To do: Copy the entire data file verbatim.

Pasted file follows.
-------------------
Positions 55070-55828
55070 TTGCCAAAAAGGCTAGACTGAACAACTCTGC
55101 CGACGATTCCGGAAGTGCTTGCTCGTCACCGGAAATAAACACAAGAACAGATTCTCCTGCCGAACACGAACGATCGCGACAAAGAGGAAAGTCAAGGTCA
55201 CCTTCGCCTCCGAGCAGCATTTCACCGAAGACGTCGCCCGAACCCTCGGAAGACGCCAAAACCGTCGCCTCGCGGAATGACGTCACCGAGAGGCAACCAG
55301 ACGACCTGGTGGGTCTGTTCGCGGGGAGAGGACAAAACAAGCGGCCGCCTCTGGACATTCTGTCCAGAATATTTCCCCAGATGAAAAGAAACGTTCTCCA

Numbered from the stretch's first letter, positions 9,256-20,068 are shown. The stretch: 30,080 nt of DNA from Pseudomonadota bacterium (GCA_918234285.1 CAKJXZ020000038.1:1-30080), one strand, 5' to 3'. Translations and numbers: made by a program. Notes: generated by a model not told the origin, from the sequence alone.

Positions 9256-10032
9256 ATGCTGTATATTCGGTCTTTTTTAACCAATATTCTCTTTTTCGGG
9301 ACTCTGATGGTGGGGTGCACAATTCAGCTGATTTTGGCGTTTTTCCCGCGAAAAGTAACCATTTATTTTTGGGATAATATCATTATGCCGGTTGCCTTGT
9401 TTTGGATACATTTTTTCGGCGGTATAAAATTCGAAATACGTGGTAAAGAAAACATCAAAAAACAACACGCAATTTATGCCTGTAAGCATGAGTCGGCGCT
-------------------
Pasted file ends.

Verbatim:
Positions 55070-55828
55070 TTGCCAAAAAGGCTAGACTGAACAACTCTGC
55101 CGACGATTCCGGAAGTGCTTGCTCGTCACCGGAAATAAACACAAGAACAGATTCTCCTGCCGAACACGAACGATCGCGACAAAGAGGAAAGTCAAGGTCA
55201 CCTTCGCCTCCGAGCAGCATTTCACCGAAGACGTCGCCCGAACCCTCGGAAGACGCCAAAACCGTCGCCTCGCGGAATGACGTCACCGAGAGGCAACCAG
55301 ACGACCTGGTGGGTCTGTTCGCGGGGAGAGGACAAAACAAGCGGCCGCCTCTGGACATTCTGTCCAGAATATTTCCCCAGATGAAAAGAAACGTTCTCCA

Numbered from the stretch's first letter, positions 9,256-20,068 are shown. The stretch: 30,080 nt of DNA from Pseudomonadota bacterium (GCA_918234285.1 CAKJXZ020000038.1:1-30080), one strand, 5' to 3'. Translations and numbers: made by a program. Notes: generated by a model not told the origin, from the sequence alone.

Positions 9256-10032
9256 ATGCTGTATATTCGGTCTTTTTTAACCAATATTCTCTTTTTCGGG
9301 ACTCTGATGGTGGGGTGCACAATTCAGCTGATTTTGGCGTTTTTCCCGCGAAAAGTAACCATTTATTTTTGGGATAATATCATTATGCCGGTTGCCTTGT
9401 TTTGGATACATTTTTTCGGCGGTATAAAATTCGAAATACGTGGTAAAGAAAACATCAAAAAACAACACGCAATTTATGCCTGTAAGCATGAGTCGGCGCT